West Byfleet Circular

Published by Morley Ramblers on

29 July. Nine walkers set out from West Byfleet Station as the rain clouds disappeared for a while and left us with patches of sunshine. We started the walk along the first part of the Basingstoke Canal past the series of Woodham Locks and over the Woodham footbridge to reach the River Wey Navigations.

Basingstoke Canal

Wey Navigation

The River Wey Navigations are one of the oldest navigation systems in the country, built between 1651 and 1653, the idea of Sir Richard Weston, to provide a highway for Guildford merchants to London. It runs 15.5 miles from Guildford to Weybridge and 9 miles of canals were constructed to link sections of the River Wey. The coming of the railways diminished its use and it was given to the National Trust in 1964.

Our group walked along the canal to Murray’s Bridge, passing the Byfleet Boathouse from where rowing boats and canoes can be hired, and stopped to stroke the horses with two small foals in the adjacent field. We then turned to walk over the M25 footbridge, through a short section of housing estate on the outskirts of Byfleet to join the river Wey before heading through Buxton Wood. We recrossed the M25 via the footbridge and then managed an awkward style and steep flight of steps down to and through the woods of Wisley Common. Fortuitously we were partly sheltered by the trees as a heavyish shower hit but by the time we had donned waterproof jackets it had mainly stopped.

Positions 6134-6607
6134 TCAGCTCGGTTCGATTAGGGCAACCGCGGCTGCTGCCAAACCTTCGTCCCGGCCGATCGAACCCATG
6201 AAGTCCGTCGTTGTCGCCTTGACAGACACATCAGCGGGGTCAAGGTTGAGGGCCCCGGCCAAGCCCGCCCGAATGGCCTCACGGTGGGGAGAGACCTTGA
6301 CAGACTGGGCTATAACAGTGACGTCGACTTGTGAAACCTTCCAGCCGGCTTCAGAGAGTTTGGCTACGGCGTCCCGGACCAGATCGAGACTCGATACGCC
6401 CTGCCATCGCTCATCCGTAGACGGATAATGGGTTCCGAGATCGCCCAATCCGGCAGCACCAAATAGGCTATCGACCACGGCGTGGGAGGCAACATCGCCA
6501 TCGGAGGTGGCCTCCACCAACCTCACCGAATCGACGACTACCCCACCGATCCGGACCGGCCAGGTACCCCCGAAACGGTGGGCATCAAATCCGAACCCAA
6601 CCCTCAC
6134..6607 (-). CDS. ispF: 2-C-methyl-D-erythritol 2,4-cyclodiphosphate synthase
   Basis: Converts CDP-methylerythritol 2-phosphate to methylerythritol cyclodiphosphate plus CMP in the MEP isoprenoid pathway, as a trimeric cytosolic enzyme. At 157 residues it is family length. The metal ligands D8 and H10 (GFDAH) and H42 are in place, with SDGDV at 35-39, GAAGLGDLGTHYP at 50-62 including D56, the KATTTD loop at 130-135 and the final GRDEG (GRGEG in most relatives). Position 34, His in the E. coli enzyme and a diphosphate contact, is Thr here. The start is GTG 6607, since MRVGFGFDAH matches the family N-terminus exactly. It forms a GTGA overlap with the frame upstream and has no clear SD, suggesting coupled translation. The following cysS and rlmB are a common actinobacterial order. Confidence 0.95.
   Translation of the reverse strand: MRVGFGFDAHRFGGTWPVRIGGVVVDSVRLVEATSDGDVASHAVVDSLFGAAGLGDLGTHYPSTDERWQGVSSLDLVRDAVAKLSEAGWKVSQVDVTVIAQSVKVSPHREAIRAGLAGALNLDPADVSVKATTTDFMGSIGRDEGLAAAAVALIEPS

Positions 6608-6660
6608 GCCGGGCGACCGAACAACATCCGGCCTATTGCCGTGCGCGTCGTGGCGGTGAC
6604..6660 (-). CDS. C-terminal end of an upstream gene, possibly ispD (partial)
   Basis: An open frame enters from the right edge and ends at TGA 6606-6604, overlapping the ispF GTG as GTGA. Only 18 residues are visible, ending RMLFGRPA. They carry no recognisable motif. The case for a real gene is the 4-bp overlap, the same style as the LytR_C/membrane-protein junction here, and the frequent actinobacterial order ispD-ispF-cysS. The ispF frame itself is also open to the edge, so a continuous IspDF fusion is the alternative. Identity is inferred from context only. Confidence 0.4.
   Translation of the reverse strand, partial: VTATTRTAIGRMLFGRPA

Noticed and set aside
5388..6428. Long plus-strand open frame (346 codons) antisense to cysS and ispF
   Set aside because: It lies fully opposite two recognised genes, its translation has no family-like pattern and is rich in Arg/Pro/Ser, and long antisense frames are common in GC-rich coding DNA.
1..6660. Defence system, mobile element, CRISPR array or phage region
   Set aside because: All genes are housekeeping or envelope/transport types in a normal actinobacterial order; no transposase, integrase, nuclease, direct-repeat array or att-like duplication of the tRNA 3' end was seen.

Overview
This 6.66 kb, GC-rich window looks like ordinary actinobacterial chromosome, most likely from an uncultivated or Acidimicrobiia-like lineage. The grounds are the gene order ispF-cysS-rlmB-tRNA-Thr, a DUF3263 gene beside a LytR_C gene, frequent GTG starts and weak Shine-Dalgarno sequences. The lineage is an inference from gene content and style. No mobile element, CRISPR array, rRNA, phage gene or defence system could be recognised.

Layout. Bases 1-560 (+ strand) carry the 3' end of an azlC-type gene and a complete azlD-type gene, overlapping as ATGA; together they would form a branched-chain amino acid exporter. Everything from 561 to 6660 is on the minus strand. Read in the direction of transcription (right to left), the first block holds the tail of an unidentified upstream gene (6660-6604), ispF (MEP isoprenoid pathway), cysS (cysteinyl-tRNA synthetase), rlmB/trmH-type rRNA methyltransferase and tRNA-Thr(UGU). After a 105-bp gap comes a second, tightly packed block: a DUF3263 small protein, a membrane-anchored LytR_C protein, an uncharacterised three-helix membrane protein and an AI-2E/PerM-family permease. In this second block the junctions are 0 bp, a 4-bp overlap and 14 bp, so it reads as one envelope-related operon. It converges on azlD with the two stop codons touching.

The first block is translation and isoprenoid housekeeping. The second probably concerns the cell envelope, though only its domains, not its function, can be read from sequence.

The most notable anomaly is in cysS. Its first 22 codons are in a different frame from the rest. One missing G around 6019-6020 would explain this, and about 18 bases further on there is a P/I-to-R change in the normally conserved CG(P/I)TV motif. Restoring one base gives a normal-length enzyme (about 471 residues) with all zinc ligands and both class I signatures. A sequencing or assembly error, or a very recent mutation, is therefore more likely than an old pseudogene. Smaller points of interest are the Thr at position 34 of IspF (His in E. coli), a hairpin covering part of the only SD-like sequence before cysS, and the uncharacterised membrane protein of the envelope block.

The walk continued around the perimeter fence of the RHS Garden Wisley with the River Wey reappearing on our right, crossing an open gateway into the garden at one point, though this is guarded by CCTV so they presumably come chasing you if you dare to enter. After a field and a further section of woodland we came onto Ripley Green, our lunch stop, after just under three hours of walking.

Those of us who picnicked just managed to finish our lunches ahead of the next rain shower before heading to Pinnock’s Coffee House where three of the group had already gone to eat, while another of our group headed to sample the beer at one of the pubs that, apparently, has an ‘interesting’ atmosphere, not entirely welcoming it would seem! Pinnock’s, on the other hand, is an atmospheric mid 16th and 17th century timber framed Grade II listed building that offers a choice of mild, medium or full roast coffee, lunches and delicious cakes. The only criticism of those who lunched there was that the portions were huge.

In the afternoon we crossed back over the green to rejoin the Wey Navigations at Walsham Lock where they have recently built a natural channel fish pass allowing fish and eels to migrate from the Thames to find new feeding and breeding areas, hoping to improve new coarse fish species populations. The section of the walk along the navigation from here to Newark Lock is particularly picturesque with views across fields to the ruined Newark Abbey (not accessible as on private land).

The River Wey

Newark Lock

Newark Abbey

After a longish stretch of walking on a narrow pavement along a busyish road we ascended on a short sharp rise to mainly Norman St. Nicholas Church, at Pyrford. It has a Tudor bell turret and fragments of 12th century wall paintings. A brief stop here to rest in the interior coolness before a nasty road crossing on a bend, but thankfully crossed safely.

Onwards then across fields to reach Pyrford Golf Course and finally rejoining the Wey Navigation at Pyrford Lock, passing the popular Anchor pub and Pyrford Marina, full of canal boats. At Dodd’s Bridge we turned off to head back to West Byfleet via woodland and field in plenty of time for one of the trains back to London which were finishing just after 6, by which time we were all pretty weary.

Dodds’ Bridge

Well earned rest before the last section.

Linda. Thanks to Christine M, Howard and Sigrid for additional photos.

Categories: Walks